Does securities trading by banks crowd out lending?

In their BSE Working Paper (No. 848) “Securities Trading by Banks and Credit Supply: Micro-Evidence”, Puriya Abbassi, Rajkamal Iyer, José-Luis Peydró and Francesc R. Tous explore the effects of the financial crisis on securities trading by banks and the subsequent effect of the latter in credit supply. The authors find that banks with higher trading expertise increase their investments in securities and decrease their lending during a crisis.

Banks’ security portfolios

Banks today hold a considerable amount of securities among their assets. However, there is debate as to whether they should be able to trade these securities for profit. An example of the investment behavior of banks is portrayed in Figure 1. The left panel shows the sharp decline in price of a security around the Lehman failure; at the same time, German banks with higher trading expertise increased their holdings of said security (right panel).


Although there is a growing theoretical literature that argues that, during crises, securities’ trading has negative externalities on credit supply, there is insufficient empirical evidence about this phenomenon. This paper contributes to that evidence by employing an empirical identification strategy to a unique dataset on German banks.

Data and hypotheses

Authors use a proprietary security and credit quarterly registers database from the Deutsche Bundesbank, from the last quarter of 2005 until the last quarter of 2012. For each security, this dataset includes information about the amount held by each bank, which was merged other sources1 of security data (e.g. issuer, price, rating, coupons and maturity). Regarding data on individual loans, banks report -on a quarterly basis- on all borrowers whose overall credit exceeds €1.5 million (which amounts to about 70% of the total credit volume). The authors also used supervisory bank data encompassing capital, total assets, retail deposits, type of bank, etc.

The main testable hypothesis of this paper is that, during a crisis, banks with a higher trading expertise (“trading banks”) increase investments in securities, in particular the ones that present a larger drop in price. Authors also test whether or not this increase, if it exists, has implications in the supply of credit.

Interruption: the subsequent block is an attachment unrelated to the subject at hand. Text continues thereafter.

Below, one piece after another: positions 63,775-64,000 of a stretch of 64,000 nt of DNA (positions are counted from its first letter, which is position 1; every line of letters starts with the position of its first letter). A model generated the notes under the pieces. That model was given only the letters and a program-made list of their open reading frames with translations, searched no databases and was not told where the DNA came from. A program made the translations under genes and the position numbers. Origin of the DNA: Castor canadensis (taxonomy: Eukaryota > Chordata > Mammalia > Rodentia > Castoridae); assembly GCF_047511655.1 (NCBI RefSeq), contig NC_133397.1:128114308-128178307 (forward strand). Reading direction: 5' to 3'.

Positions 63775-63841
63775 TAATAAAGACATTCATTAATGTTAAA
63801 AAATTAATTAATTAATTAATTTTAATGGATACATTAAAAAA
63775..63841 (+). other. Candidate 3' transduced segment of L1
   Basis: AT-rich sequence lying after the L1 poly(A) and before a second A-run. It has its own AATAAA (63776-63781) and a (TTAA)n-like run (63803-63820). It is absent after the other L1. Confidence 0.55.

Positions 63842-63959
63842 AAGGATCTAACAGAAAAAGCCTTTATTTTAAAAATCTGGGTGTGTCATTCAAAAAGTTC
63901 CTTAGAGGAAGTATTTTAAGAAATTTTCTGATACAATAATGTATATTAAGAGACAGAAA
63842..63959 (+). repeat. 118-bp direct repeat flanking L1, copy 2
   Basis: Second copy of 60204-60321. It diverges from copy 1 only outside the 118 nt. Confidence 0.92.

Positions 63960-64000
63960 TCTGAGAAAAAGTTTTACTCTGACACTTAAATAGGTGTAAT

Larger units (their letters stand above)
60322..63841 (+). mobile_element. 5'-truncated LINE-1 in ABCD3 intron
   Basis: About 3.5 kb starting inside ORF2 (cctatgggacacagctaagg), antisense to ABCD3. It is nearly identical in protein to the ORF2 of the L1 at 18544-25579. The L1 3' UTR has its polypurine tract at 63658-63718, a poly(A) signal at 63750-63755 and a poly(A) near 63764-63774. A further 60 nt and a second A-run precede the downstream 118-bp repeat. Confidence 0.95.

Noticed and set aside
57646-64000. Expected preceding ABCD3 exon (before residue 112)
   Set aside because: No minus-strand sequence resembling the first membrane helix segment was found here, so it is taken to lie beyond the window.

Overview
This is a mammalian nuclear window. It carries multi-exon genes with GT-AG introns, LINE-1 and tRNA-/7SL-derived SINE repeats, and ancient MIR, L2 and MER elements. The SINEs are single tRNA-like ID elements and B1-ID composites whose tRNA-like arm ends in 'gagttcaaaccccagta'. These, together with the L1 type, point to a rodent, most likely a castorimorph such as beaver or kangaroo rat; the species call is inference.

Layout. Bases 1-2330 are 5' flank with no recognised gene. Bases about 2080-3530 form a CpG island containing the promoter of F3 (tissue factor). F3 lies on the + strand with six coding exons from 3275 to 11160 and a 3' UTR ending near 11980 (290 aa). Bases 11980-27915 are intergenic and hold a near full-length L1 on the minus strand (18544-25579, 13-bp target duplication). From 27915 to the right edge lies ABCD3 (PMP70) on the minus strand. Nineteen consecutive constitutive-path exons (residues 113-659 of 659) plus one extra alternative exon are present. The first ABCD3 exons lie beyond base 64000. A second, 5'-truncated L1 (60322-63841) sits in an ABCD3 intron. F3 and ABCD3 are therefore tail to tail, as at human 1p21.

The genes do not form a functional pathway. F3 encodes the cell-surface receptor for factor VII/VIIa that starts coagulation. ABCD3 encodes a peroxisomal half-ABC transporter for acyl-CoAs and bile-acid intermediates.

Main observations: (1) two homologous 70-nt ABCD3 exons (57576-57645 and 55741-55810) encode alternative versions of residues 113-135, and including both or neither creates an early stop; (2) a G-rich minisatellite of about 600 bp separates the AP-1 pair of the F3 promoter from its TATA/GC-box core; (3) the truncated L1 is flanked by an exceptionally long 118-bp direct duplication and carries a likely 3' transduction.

Descriptive Statistics and Empirical Strategy

Summary statistics suggest that trading banks increase their security holdings during the crisis and decrease credit, as can be observed in Figure 2.


This paper uses an empirical model that controls for the unobserved and time-varying features of securities (e.g. risk, liquidity, outstanding volumes), borrowers (e.g. new investment opportunities, downgrades) and banks (e.g. reputation, management policies) in order to isolate the effect of interest and to test the former hypothesis.


  1. Do trading banks increase their security investment during the crisis?
    Yes, the authors find that they do. Trading banks buy and sell nearly twice as much securities as non-trading banks.
  2. Is there heterogeneity in the previous finding?
    Yes. The authors find that trading banks buy more of the securities that presented a larger drop in price in the previous quarter. Moreover, there is a stronger impact for securities with lower than triple-A credit ratings as well as with residual maturity above one year. Furthermore, trading banks with higher capital increase their securities investment even more.
  3. Does the increase in security investment affect the supply of credit in the economy?
    Yes. The authors encounter evidence that trading banks decrease their lending during the crisis. This decrease is greater for trading banks with higher levels of capital.


The previous results suggest that during a crisis securities trading by banks crowd out credit supply. However, at the same time, the increase in security holdings largely stems from the acquisition of risky assets, which implies that banks act as risk absorbers. Thus, restrictions on banks could affect the liquidity of the market precisely in times of stress. As a result, the debated question as to whether banks should engage in securities trading has an ambiguous answer according to the findings of this paper.

1 Bloomberg and FactSet.